THIS IS HOLY GRAIL LEVEL

Holy grail level? Yes. You are about to see vintage footage of Mickey Katz playing klezmer clarinet on TV in 1973. (Details below.)

For newbies: Katz — besides playing terrific clarinet — wrote and sang comedic songs like “Duvid Crockett,” “How Much is that Herring in the Window?” and “16 Tons (of Hard Salami).” He was a huge success. OK, make that “a moderate success,” but big with yids in the 1950s and 1960s. Katz played on the Goodtime boat in Cleveland. He played at the gambling casinos in suburban Cleveland in the 1930s and at the Alpine Village — Herman Pirchner’s downtown club — during the World War II. Katz moved from Cleveland to Los Angeles after the war. Joel Grey is Mickey Katz’s son.

Katz melded klezmer music with Jewish comedy. He almost single-handedly popularized that shlub-genre. My band, Yiddishe Cup, is, in a way, a Mickey Katz tribute band. Mickey Katz is my Mickey Mantle.

The 3:27-minute video, below, is the totality of all Katz klezmer footage on the internet. There ain’t none else. It’s as if somebody suddenly came up with film of Naftule Brandwein. (Ah, forget it — unless you’re a klezmer musician.) Ladies and gentlemen, this is the missing link. This clip is a musical and cultural lodestone. It’s the visual link between pre-war klez and the klez revival of the late 20th century.

This vid was sequestered in my closet for 17 years. It escaped today!

https://www.youtube.com/watch?v=yrlkMxNKNJQ

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April 29, 2020   10 Comments

CAN YOU TOP MY MUSICAL LINEAGE?

I look for my musical roots wherever I can. My grandmother played piano at a Baptist church in Yazoo City, Mississippi. Not bad. Not good, either: 1) it was a white church and 2) she was reading sheet music. My Mississippi bubbe, Ida Kassoff Zalk, had a brother, Earl Kassoff, in Cleveland. Earl was a drummer, xylophonist and house painter. He led bands in Cleveland under the name Earl Castle.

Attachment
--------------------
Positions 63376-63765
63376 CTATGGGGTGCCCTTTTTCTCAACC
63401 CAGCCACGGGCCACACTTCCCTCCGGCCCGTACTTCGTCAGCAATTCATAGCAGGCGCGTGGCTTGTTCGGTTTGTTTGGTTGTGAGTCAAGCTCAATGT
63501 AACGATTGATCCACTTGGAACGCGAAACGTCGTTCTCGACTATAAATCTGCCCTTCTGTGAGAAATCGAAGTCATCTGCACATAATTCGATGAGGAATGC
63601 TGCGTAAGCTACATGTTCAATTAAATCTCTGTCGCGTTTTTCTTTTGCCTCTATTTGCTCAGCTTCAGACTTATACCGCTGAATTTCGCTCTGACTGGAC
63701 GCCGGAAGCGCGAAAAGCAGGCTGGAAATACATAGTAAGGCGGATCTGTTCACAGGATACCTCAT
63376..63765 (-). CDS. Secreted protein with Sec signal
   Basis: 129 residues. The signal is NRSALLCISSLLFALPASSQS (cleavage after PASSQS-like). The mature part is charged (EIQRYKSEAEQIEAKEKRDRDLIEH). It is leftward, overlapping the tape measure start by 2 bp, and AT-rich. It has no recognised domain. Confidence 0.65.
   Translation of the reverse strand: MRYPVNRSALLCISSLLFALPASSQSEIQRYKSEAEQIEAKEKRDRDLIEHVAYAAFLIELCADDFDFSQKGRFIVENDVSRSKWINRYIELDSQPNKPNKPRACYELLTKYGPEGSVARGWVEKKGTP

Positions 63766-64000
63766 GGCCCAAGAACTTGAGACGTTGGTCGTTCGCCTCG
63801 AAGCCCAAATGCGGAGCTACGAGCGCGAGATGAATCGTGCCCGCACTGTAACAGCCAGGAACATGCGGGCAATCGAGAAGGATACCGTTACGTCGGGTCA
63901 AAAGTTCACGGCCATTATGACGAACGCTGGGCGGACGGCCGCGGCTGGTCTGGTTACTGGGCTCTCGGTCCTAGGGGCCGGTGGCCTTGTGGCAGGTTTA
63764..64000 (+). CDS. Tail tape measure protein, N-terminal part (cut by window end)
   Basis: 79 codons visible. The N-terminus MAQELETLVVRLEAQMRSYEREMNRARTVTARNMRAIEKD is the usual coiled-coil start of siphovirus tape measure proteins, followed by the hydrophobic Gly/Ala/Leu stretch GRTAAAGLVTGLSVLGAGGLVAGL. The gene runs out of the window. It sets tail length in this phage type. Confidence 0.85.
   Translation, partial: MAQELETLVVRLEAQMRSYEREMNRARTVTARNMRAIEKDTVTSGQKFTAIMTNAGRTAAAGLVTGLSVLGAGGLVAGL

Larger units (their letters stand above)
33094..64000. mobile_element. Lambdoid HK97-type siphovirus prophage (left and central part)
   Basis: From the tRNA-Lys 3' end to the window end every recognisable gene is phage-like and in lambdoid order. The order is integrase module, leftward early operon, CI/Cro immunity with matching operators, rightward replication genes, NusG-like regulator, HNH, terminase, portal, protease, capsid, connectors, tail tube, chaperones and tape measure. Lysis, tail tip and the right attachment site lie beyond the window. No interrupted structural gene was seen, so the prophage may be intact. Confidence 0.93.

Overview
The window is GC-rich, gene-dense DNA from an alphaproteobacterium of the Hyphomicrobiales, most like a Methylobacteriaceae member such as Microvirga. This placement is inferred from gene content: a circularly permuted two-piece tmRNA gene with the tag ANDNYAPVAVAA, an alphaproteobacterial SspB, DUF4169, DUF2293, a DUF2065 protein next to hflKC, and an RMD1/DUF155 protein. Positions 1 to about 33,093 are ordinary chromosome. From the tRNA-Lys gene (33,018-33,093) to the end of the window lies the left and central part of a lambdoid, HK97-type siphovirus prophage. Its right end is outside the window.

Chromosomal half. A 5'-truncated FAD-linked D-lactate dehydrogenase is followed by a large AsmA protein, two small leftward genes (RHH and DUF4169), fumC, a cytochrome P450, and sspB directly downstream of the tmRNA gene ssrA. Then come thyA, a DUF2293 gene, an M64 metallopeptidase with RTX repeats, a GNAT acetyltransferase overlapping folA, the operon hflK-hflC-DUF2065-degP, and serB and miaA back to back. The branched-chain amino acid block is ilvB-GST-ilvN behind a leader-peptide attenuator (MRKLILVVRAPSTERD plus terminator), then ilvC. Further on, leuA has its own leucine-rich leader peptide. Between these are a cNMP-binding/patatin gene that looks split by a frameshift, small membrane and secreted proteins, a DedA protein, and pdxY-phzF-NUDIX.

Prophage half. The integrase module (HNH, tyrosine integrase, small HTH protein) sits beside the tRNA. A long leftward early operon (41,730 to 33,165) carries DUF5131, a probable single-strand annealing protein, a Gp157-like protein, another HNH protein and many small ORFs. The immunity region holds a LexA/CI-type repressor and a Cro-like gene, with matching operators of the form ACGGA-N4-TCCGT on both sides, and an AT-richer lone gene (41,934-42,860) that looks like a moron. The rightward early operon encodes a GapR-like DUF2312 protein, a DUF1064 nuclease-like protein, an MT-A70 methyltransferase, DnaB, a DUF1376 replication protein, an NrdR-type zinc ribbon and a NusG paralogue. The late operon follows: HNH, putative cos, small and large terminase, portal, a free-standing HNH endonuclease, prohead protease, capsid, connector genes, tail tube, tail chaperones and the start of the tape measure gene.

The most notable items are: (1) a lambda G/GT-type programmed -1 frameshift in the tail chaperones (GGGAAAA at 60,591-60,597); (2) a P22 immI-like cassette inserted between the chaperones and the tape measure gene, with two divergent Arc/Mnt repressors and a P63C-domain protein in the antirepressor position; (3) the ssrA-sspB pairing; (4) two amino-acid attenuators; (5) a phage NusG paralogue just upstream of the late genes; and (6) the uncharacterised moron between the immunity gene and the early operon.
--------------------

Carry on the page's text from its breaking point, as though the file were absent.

Because I’m a musician, people sometimes ask me, “Did your parents play? Is your family musical?” Not particularly. That’s why I looked so hard for lineage. I couldn’t find much info on Earl. I talked to a couple relatives. Earl didn’t leave behind sheet music or tune books. He died in 1969. At a gig, an elderly musician/guest and I schmoozed, and I asked him if he remembered Earl Kassoff. The schmoozer was Harold Finger, age 77. He, himself, had played clarinet and sax professionally during the 1930s and 1940s.

I went to Harold’s apartment in Lyndhurst and interviewed him in 1992. He said there had been “four or five bands that got the Jewish work back then.” I asked him what bands. He didn’t remember any names. “What were the most popular Jewish tunes?” I asked. He said, “The Kammen book. That was the big thing.” The Kammen book was the Kammen International Dance Folio, published in 1924, and it is still around. The book is for musicians who don’t know many Jewish songs and have been asked by clients, “Can’t you play something besides ‘Hava Nagila’?”

Uncle Earl’s band did mostly “dance work” — American music, Harold said. Earl had worked the downtown theaters, as well as the Golden Pheasant — a Chinese restaurant where Artie Shaw started out. Harold said he, himself, didn’t stick to the melody all the time. He did some “faking” (improvising). Now he played clarinet in a community orchestra. “I don’t do much jobbing anymore,” he said. Jobbing was gigging.

Harold died three years after the interview. Harold’s wife was on the interview tape, teasing Harold about how he loved his saxophone and clarinet more than her. Harold said, “I quit playing music for you!”

Recap: I come from a piano-playing grandma in Mississippi and a house-painting xylophonist great uncle in South Euclid, Ohio.


Here’s something I wrote for City Journal: Latke Blues.

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January 8, 2020   2 Comments

NEAR MISSES

Here are some gigs Yiddishe Cup, back in the day, almost played:

The Shrine to American Music, Vermillion, North Dakota
New York Mills (Minn.) Regional Cultural Center
Southern Cross International Music Festival, Brisbane, Australia
Austin (Tex.) JCC Israel Independence Day celebration
Klezmer Festival, Fuerth, Germany
Jewish Music Festival, Jackson Hole, Wyoming

All of them were close calls. Maybe we came in second. Second is a bear. For example, 30 clarinetists audition for the Kansas City Symphony and 29 clarinetists add “finalist” to their resumes.

Yidd Cup played Texas three times, Florida four times, and Missouri nine times. We’ve played abroad twice: New York City and Windsor, Ontario. The NYC gig was at the Brooklyn Center for the Performing Arts, and the Canada gig was the Windsor JCC.

Chanukah in Jackson Hole, WY. That was the subject line of an email I got. A Chabad rabbi in Wyoming asked Yiddishe Cup about doing a three-day Chanukah bash at three ski hotels. I immediately called the rabbi, gave him a price, and he seemed OK with it. I told the Yiddishe Cup musicians the Wyoming gig was 49 percent likely.

Yidd Cup’s singer said, “Forty-nine percent? That means you think it’s not going to happen.” (49% is where optimism meets realism.)

We didn’t get the gig. We didn’t get any of the gigs, but it was fun thinking about them. That Australia gig, in particular, was a cool gig.

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December 4, 2019   6 Comments

UNREST AT THE NURSING HOME